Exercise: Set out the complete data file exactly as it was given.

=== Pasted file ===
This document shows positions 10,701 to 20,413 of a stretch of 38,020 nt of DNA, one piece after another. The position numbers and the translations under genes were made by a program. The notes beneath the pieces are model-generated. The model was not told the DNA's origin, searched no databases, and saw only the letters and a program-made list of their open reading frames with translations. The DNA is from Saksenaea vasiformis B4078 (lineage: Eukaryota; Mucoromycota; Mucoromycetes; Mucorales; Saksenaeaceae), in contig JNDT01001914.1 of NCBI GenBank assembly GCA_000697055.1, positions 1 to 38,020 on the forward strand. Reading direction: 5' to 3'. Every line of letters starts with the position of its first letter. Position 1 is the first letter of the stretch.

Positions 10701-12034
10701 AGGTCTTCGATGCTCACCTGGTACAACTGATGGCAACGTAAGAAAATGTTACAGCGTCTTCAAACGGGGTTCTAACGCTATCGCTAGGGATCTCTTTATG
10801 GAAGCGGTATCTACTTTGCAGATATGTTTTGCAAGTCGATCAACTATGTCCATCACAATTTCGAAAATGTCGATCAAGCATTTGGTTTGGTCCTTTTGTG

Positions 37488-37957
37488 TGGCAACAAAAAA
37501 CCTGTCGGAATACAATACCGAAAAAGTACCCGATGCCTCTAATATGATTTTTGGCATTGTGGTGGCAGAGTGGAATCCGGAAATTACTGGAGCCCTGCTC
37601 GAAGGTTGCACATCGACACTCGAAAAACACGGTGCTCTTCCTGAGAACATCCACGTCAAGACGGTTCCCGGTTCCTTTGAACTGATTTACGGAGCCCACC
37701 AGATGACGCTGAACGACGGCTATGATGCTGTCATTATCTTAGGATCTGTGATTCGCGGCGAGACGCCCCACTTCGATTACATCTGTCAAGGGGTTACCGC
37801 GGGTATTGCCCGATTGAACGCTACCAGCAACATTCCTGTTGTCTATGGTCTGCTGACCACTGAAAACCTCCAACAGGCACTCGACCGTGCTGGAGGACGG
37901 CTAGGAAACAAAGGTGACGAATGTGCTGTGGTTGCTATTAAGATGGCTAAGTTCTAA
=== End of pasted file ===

This document shows positions 10,701 to 20,413 of a stretch of 38,020 nt of DNA, one piece after another. The position numbers and the translations under genes were made by a program. The notes beneath the pieces are model-generated. The model was not told the DNA's origin, searched no databases, and saw only the letters and a program-made list of their open reading frames with translations. The DNA is from Saksenaea vasiformis B4078 (lineage: Eukaryota; Mucoromycota; Mucoromycetes; Mucorales; Saksenaeaceae), in contig JNDT01001914.1 of NCBI GenBank assembly GCA_000697055.1, positions 1 to 38,020 on the forward strand. Reading direction: 5' to 3'. Every line of letters starts with the position of its first letter. Position 1 is the first letter of the stretch.

Positions 10701-12034
10701 AGGTCTTCGATGCTCACCTGGTACAACTGATGGCAACGTAAGAAAATGTTACAGCGTCTTCAAACGGGGTTCTAACGCTATCGCTAGGGATCTCTTTATG
10801 GAAGCGGTATCTACTTTGCAGATATGTTTTGCAAGTCGATCAACTATGTCCATCACAATTTCGAAAATGTCGATCAAGCATTTGGTTTGGTCCTTTTGTG

Positions 37488-37957
37488 TGGCAACAAAAAA
37501 CCTGTCGGAATACAATACCGAAAAAGTACCCGATGCCTCTAATATGATTTTTGGCATTGTGGTGGCAGAGTGGAATCCGGAAATTACTGGAGCCCTGCTC
37601 GAAGGTTGCACATCGACACTCGAAAAACACGGTGCTCTTCCTGAGAACATCCACGTCAAGACGGTTCCCGGTTCCTTTGAACTGATTTACGGAGCCCACC
37701 AGATGACGCTGAACGACGGCTATGATGCTGTCATTATCTTAGGATCTGTGATTCGCGGCGAGACGCCCCACTTCGATTACATCTGTCAAGGGGTTACCGC
37801 GGGTATTGCCCGATTGAACGCTACCAGCAACATTCCTGTTGTCTATGGTCTGCTGACCACTGAAAACCTCCAACAGGCACTCGACCGTGCTGGAGGACGG
37901 CTAGGAAACAAAGGTGACGAATGTGCTGTGGTTGCTATTAAGATGGCTAAGTTCTAA